A new HP Labs research group is generating opportunities for HP in the life sciences

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It might seem surprising that a company best known for its printers, laptops, and other consumer-focused devices is exploring opportunities in the life sciences, acknowledges HP Labs researcher Anita Rogacs.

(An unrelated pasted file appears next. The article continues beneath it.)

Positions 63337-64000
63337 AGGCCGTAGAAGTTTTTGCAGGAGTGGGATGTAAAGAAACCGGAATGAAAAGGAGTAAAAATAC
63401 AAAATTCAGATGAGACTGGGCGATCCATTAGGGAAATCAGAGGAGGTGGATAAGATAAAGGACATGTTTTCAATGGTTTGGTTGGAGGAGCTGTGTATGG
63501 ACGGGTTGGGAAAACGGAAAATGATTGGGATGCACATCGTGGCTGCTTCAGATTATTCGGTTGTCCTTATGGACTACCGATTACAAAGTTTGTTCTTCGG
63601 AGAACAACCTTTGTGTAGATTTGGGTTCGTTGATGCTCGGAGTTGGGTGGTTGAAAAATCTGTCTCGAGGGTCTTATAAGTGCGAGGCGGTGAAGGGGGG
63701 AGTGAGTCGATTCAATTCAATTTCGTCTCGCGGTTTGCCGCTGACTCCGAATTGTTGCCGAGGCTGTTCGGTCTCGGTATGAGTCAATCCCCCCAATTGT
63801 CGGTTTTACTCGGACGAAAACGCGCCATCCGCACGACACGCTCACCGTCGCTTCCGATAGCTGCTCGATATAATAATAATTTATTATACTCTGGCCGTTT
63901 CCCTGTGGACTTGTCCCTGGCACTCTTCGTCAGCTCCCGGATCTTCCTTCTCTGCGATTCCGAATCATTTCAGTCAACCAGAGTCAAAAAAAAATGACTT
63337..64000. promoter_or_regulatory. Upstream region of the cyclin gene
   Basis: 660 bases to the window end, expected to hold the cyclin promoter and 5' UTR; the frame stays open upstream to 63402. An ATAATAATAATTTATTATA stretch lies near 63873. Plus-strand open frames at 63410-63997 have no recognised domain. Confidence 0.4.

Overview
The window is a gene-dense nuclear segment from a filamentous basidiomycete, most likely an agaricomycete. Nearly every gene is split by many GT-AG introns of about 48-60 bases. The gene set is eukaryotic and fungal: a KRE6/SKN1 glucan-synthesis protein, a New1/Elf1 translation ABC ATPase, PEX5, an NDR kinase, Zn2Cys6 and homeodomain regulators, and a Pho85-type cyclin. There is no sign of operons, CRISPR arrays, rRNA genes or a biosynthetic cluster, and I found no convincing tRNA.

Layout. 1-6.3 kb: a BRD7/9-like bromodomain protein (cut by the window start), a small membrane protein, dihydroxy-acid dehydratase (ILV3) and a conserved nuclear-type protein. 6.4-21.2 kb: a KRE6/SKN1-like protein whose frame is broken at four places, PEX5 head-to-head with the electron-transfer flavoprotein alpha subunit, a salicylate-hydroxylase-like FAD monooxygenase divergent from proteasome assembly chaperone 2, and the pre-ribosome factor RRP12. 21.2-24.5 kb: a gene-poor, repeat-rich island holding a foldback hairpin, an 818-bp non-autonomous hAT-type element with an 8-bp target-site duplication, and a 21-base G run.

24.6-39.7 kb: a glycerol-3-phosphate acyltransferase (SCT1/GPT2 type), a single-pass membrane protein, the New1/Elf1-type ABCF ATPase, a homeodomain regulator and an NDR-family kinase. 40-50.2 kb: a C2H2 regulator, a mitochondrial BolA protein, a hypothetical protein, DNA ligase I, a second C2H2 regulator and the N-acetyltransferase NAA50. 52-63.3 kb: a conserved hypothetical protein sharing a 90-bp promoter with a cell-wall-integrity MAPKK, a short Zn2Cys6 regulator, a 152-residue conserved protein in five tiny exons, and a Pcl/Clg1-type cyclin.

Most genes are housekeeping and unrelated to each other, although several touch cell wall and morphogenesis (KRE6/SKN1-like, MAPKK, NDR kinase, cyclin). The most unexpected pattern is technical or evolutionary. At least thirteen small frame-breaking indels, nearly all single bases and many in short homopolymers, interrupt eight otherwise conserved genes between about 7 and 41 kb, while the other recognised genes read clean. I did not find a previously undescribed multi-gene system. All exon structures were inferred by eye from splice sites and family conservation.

“But at the heart of every HP printer is a very sophisticated microfluidic chip able to manipulate fluids with a performance unparalleled to almost any other industrial solution today,” Rogacs explains. “And microfluidics is one of the most exciting areas in the life sciences at present because it affords an opportunity for decentralization and automation of the biochemical and analytical processes associated with diagnostics, testing, and screening.”